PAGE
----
Another application for custom real-time orthogonal transform signal processor exists in systems that solve least-square problems. Such problems are pervasive in signal processing and linear programming. For example, the most intensive computational aspect of a linear programming problem using Karmarkar's algorithm is actually the solution of a least-squares problem at each iteration. This could be solved with a co-processor consisting of an array of orthogonal transform processors (each consisting of four multipliers, one adder and one subtractor), and the use of such a co-processor would diminish the running time of Karmarkar's software embodiments by an order of magnitude.
To achieve the high performance required in many applications, as illustrated above in connection with DCT image coding, one has to answer two questions. First, what are the basic building blocks involved in these operations, and, second, what are efficient VLSI structures for these building blocks. The answers to these two questions are strongly related, because without a good division of the algorithm one cannot obtain an efficient VLSI implementation, and without knowing how an efficient VLSI structure can be implemented, one cannot obtain optimal partitioning of the algorithm.
These difficulties are illustrated in U.S. Pat. No. 4,510,578 issued to Miyaguchi et al on Apr. 9, 1986, where a circuit is described for subjecting an input signal to an orthogonal transform. The circuit comprises a first stage of three memories operating in parallel and feeding eight constant coefficient multipliers. The output signals of the multipliers are applied to three adders, two of which are three input adders. The three outputs of the first stage are applied to three secondary complex multiplier stages, and each of the three complex multiplier stages comprises two memories, four multipliers and two adders. No effort is made in the Miyaguchi et al circuit to employ an architecture that is particularly fast but, rather, the accent seems to be on employing conventional modules (adders, multipliers) in a combination that achieves the desired transform in the most straightforward fashion.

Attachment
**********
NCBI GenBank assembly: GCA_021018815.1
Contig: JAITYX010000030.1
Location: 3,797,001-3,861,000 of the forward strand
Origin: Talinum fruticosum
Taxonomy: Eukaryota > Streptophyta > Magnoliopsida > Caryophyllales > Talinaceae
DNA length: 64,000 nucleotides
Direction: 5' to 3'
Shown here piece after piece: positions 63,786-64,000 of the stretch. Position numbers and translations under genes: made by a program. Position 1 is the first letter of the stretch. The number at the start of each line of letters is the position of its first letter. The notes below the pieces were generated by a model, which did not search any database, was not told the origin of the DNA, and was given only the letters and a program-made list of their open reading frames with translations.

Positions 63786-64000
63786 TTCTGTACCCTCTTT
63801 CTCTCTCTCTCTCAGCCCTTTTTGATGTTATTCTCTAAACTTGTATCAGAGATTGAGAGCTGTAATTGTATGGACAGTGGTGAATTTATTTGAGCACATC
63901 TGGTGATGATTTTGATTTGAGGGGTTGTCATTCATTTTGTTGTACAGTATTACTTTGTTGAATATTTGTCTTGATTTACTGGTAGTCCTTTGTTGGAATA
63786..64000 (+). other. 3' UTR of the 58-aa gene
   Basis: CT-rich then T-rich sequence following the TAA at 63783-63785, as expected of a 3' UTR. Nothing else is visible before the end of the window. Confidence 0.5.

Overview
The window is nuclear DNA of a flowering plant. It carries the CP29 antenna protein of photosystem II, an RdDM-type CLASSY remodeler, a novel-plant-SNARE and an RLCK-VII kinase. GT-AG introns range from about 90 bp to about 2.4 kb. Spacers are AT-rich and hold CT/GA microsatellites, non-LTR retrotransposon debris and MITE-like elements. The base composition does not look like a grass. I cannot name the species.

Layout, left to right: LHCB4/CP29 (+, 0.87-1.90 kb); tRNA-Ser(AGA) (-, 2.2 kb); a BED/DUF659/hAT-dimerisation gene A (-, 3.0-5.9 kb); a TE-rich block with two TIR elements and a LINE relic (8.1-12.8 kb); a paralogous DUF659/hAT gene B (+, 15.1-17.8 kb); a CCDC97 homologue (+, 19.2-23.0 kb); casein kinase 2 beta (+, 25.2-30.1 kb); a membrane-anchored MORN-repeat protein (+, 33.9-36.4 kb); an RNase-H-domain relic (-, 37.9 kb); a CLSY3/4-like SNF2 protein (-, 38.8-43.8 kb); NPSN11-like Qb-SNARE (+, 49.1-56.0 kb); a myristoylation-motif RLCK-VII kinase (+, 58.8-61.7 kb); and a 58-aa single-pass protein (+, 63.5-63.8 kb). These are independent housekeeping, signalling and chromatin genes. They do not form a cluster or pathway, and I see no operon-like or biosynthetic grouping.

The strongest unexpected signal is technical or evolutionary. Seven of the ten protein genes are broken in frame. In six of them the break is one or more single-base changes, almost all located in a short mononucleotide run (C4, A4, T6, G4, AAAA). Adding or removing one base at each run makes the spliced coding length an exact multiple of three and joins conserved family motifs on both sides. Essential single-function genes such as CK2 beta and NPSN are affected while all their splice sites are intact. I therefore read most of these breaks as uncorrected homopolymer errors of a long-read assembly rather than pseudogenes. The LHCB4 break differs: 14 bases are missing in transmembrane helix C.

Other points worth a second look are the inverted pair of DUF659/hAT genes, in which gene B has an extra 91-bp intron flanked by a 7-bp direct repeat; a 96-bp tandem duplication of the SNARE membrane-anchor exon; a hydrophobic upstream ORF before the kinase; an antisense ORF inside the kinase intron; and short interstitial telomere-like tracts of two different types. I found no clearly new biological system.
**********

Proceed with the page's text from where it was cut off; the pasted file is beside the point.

In contrast, the considerations that must be borne in mind for a good integrated circuit realization relate not only to the number of multipliers and adders required but also to the size of those elements and the delays contributed by them. For example, in some embodiments adding and then multiplying increases the delay much more than multiplying and then adding.
It is an object of this invention to provide an orthogonal transform processor circuit that is particularly well adapted for integrated circuit realizations. It is another object of this invention to provide an orthogonal transform processor whose architecture permits maximum utilization of the speed capabilities of integrated circuits.